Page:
Take advantage of training and support It is also important to consider the technical support offered by a manufacturer, particularly as each project will have its own specific challenges and requirements. As specialists in EV technology, the wraparound service that Sevadis provides will make this a particularly appealing solution for contractors.


To start with, all EV chargers are supplied with an industry-leading three-year warranty. In addition, Sevadis offers full support for contractors, with expert guidance on design, specification and installation, including free site surveys if required. The company can also provide product training on every charging solution in the Sevadis range to ensure that its contractor partners are in a position to deliver best practice service to their own customers. Sevadis’ experience has also enabled the company to develop the Sevadis Cloud, an online management platform that EV charging point owners can use to track, charge and bill use of electricity from charging points. It allows different tariffs to be set for different groups, sockets or users, and gives instant visibility of how many end users have charged their vehicles, how long each charge has been for, the amount of electricity used and payment required. Demand for electric vehicles is set to grow exponentially over the coming years, and this represents a clear opportunity for electrical contractors to develop their business by offering EV charge point installation services. With Sevadis you are choosing the right product from a leading company who can offer the level of support necessary to help you realise the full potential of this new area. To find out more about Sevadis and MaxiCharger visit, email: or call on: 0330 058 7144. Sevadis,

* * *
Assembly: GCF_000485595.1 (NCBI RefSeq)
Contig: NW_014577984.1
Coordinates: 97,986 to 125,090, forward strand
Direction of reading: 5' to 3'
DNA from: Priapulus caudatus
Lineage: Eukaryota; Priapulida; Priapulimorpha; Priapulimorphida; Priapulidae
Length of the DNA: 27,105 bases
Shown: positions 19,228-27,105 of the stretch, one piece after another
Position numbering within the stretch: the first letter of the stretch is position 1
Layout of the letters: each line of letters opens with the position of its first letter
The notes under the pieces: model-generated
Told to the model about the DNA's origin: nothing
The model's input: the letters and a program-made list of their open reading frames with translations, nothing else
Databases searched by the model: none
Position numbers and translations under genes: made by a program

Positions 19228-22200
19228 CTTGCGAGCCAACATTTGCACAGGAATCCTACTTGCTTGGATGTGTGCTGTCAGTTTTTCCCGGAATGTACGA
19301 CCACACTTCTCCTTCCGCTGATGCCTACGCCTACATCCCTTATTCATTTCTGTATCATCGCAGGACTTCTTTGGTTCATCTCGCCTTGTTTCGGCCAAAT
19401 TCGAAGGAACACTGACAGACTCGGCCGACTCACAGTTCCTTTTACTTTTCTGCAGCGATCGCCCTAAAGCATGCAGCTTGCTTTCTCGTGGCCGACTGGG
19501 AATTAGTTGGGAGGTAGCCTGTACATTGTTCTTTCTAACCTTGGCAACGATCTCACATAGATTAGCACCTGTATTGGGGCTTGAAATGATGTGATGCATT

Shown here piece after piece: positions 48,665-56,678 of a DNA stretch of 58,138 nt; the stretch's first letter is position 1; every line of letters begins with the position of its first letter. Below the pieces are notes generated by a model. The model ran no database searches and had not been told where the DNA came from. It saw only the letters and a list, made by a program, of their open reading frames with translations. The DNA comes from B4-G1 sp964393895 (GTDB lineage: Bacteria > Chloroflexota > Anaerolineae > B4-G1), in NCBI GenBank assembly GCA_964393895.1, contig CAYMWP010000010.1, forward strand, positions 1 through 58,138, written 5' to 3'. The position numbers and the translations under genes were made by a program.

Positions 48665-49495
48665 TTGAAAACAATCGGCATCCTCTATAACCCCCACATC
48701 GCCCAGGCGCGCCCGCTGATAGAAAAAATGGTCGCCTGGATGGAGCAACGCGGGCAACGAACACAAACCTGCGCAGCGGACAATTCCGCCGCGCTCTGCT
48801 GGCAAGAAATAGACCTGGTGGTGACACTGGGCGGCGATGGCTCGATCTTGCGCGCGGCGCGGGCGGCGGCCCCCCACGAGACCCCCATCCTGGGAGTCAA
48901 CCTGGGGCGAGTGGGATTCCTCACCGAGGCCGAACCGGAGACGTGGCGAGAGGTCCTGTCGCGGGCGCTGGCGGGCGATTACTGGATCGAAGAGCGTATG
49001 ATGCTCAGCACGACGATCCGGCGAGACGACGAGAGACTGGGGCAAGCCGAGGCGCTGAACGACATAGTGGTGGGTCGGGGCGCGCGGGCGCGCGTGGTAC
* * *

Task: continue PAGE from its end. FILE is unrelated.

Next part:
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Our powerful, cost-effective single-socket EV charger.